EU grain sowings to rise for 2018, after three-year decline


European Union grain sowings will, after three years of decline, rise for the 2018 harvest, Strategie Grains said, citing gains in sowings of wheat and, in particular, barley.

The influential analysis group, in its first forecast for EU grain area for 2018, pegged it at 56.1m hectares, a rise of 0.7% year on year.

The increase, which follows a drop in grain sowings of nearly 1m hectares from 2014-15 to 2017-18, reflected in part difficult conditions for planting of rapeseed, an early seeded crop, thanks to late summer dryness in some countries.

Strategie Grains last week forecast EU rapeseed plantings down 90,000 hectares year on year at 6.64m hectares, despite prices compared with grain values appearing to offer an incentive to sow more of the oilseed.

Grain area will also be supported by extra sowings in Spain and the Baltic states, where poor weather forced substantial abandonment of land for this year's harvest.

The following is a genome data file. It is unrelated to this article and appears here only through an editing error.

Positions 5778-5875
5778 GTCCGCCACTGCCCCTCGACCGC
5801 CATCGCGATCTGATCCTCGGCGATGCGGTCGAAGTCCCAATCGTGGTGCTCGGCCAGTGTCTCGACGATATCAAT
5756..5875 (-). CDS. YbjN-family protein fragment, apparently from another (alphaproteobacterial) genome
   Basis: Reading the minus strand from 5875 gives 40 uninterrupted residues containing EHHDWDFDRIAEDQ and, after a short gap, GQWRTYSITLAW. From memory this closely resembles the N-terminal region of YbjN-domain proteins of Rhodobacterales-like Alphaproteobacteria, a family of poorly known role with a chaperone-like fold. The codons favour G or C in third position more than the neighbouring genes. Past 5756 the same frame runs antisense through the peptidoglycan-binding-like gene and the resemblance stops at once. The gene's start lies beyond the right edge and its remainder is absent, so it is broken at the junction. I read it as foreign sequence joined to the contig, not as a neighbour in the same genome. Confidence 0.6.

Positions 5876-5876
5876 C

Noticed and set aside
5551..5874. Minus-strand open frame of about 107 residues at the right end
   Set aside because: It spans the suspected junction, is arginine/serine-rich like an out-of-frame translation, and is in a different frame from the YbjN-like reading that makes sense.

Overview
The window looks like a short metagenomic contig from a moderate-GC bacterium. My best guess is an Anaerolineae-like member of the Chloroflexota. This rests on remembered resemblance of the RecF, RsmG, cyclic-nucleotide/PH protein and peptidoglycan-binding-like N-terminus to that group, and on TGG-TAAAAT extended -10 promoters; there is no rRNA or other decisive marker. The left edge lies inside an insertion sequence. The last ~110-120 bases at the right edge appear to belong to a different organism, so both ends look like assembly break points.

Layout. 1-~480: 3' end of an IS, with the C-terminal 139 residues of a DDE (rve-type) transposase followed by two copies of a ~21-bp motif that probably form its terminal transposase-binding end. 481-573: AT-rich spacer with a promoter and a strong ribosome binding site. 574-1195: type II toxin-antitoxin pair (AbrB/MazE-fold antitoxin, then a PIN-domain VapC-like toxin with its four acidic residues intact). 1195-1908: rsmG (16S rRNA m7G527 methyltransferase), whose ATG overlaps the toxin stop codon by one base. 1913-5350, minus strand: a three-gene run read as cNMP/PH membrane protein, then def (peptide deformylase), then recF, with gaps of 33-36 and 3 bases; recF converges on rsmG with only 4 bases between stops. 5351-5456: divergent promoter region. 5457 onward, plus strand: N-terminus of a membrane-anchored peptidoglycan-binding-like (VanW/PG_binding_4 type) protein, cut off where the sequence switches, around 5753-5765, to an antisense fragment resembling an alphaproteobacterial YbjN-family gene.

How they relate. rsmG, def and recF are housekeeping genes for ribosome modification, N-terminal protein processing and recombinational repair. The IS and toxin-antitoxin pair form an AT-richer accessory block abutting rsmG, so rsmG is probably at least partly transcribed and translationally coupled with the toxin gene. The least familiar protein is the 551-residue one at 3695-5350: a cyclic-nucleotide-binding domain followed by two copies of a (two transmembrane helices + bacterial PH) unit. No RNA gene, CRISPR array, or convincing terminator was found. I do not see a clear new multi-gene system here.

Wheat, barley vs corn

Soft wheat, of which the EU is the world's top producer, is picking up some of the extra sowings, the group said, forecasting a 0.5% increase in area, although stopping short of giving a full figure.

With EU farmers seeding 24.2m hectares of soft wheat for this year's harvest, a 0.5% rise implies an extra 120,000 hectares or so.

However, barley will see a bigger rise in area, of 1% for winter crop and 3% for spring seedings.

Corn, however, will lose out, with Strategie Grains forecasting a 1.5% drop in plantings, implying a decline of some 130,000 hectares, and taking well above 1.0m hectares the fall in EU sowings of the grain since 2013.

On wheat, the International Grains Council said two weeks ago that "amid few profitable alternatives, EU area is seen broadly unchanged year on year".


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